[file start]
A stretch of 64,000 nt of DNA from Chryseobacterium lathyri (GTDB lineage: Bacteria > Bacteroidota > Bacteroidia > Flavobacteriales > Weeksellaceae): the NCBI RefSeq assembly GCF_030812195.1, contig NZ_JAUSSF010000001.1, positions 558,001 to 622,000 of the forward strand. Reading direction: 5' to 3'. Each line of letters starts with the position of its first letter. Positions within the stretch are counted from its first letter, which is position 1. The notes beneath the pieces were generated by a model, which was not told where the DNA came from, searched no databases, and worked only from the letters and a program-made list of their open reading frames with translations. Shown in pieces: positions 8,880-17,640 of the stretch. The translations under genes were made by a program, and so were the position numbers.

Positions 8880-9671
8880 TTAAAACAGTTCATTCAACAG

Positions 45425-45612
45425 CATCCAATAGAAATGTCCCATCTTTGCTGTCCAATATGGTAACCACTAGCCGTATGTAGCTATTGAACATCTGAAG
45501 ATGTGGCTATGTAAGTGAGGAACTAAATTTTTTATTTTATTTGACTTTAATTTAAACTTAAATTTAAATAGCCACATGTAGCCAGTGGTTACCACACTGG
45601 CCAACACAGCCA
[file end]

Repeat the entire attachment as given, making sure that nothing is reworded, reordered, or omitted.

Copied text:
A stretch of 64,000 nt of DNA from Chryseobacterium lathyri (GTDB lineage: Bacteria > Bacteroidota > Bacteroidia > Flavobacteriales > Weeksellaceae): the NCBI RefSeq assembly GCF_030812195.1, contig NZ_JAUSSF010000001.1, positions 558,001 to 622,000 of the forward strand. Reading direction: 5' to 3'. Each line of letters starts with the position of its first letter. Positions within the stretch are counted from its first letter, which is position 1. The notes beneath the pieces were generated by a model, which was not told where the DNA came from, searched no databases, and worked only from the letters and a program-made list of their open reading frames with translations. Shown in pieces: positions 8,880-17,640 of the stretch. The translations under genes were made by a program, and so were the position numbers.

Positions 8880-9671
8880 TTAAAACAGTTCATTCAACAG

Positions 45425-45612
45425 CATCCAATAGAAATGTCCCATCTTTGCTGTCCAATATGGTAACCACTAGCCGTATGTAGCTATTGAACATCTGAAG
45501 ATGTGGCTATGTAAGTGAGGAACTAAATTTTTTATTTTATTTGACTTTAATTTAAACTTAAATTTAAATAGCCACATGTAGCCAGTGGTTACCACACTGG
45601 CCAACACAGCCA